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Comparing Disabled and Does It Matter?

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Introduction

Comparing Disabled and Does It Matter? The First World War had produced many war poets from a wide range of backgrounds, a wide range of perspectives. War, through their very own experiences, was their common subject though their voices continue to speak out entirely individually through their war poetry. The most well-known of these include Wilfred Owen and Siegfried Sassoon, two war poets with differing styles, united in their negative attitudes towards the war and their aims to portray its true horror. In the broad selection of poetry by Owen and Sassoon, there are certain poems which explore a similar theme in different ways; Owen's "Disabled" and Sassoon's "Does It Matter?" both try to portray the disabilities suffered by soldiers because of the war. In these two poems, each of the poet's distinctive style is evident, and while Owen offers a precise picture of tragedy which appeals to the reader's sympathy, Sassoon takes on a sarcastic approach, choosing instead to slice into the reader's conscience with cutting questions. The poem "Disabled" has a reflective and sad tone, and Owen tells the tragedy of a young man losing his limbs in the war to represent the many war veterans suffering a similar situation. ...read more.

Middle

In this verse Owen uses him to represent the many other young soldiers who were influenced by the propaganda that glorified war, and blames the officials for drafting the soldiers despite knowing they are underage, "Smiling they wrote his lie: aged nineteen years". In contrast, the fifth stanza is the shortest stanza, symbolizing the little return he received despite sacrificing his legs for the war. The celebration for his return could not even compare to when he got a goal in football, and "only a solemn man who brought him fruits thanked him". The emphasis on "thanked" might even suggest that the man was insincere. The last stanza returns to his current situation, where he is completely dependant on the others, only taking "whatever pity they may dole". His life is now completely meaningless, and women wouldn't even spare him a glance. He only asks for someone to end his misery, and the poem ends with a hopelessly echoing cry, "Why don't they come and put him to bed? Why don't they come?" On the other hand, Sassoon's "Does it Matter?" appears to be the complete opposite. In contrast to "Disabled", "Does it Matter?" ...read more.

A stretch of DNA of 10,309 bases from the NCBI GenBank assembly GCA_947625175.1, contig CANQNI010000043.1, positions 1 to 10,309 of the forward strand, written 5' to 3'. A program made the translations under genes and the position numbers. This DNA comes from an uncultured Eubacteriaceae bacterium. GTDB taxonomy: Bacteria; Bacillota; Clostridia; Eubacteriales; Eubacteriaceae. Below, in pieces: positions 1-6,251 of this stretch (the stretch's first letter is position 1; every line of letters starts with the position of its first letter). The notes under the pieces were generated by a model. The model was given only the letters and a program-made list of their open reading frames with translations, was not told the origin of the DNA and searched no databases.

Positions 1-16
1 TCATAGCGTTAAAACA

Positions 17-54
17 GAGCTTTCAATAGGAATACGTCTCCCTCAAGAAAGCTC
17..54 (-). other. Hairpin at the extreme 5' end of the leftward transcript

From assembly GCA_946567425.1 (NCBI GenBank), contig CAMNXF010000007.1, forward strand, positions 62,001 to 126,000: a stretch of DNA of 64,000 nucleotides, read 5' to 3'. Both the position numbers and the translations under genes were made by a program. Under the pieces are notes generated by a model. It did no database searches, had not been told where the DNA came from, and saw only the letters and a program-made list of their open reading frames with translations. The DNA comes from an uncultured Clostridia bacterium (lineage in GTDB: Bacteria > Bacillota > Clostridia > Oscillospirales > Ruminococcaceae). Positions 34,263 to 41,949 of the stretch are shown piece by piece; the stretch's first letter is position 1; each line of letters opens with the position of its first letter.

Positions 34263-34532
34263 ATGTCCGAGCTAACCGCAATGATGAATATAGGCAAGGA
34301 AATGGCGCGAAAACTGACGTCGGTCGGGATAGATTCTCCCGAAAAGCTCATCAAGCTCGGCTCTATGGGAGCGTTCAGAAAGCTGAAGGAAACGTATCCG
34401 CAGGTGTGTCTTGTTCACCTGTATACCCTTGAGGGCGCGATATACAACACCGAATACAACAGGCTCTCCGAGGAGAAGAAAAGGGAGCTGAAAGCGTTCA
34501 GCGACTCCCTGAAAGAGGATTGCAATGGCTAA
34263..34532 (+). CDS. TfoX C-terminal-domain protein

Conclusion

Here Sassoon is attacking those who glorify war, sarcastically agreeing with them that fighting for your country justifies everything, even your madness. On the other hand, the last line could mean that people would not care even though the soldiers have sacrificed themselves for their countries. This ending is similar to that of "Disabled" where the man is left out alone in the dark, waiting for someone to come and put him to bed. Hence both poems conclude that in the end, the sacrifices and resulting disabilities of the soldiers were all for nothing. It is with such differing styles that Owen and Sassoon portray their ideas of soldiers' disabilities in their poems "Disabled" and "Does It Matter?" respectively. While "Disabled" is long, with no set structure to represent the scattered life of the disabled man, "Does It Matter?" is short, with distinctive rhyme and rhythm similar to a nursery rhyme to attain the voice of someone patronizing a child. Be it through Owen's sorrow and reflections, or Sassoon's sarcasm and questioning attacks, both poets' sympathy for victimized soldiers and anger for the ones glorifying the war are evident; the two poems act as reinforcements for each other, ensuring that their message is delivered, and understood, by all. ...read more.

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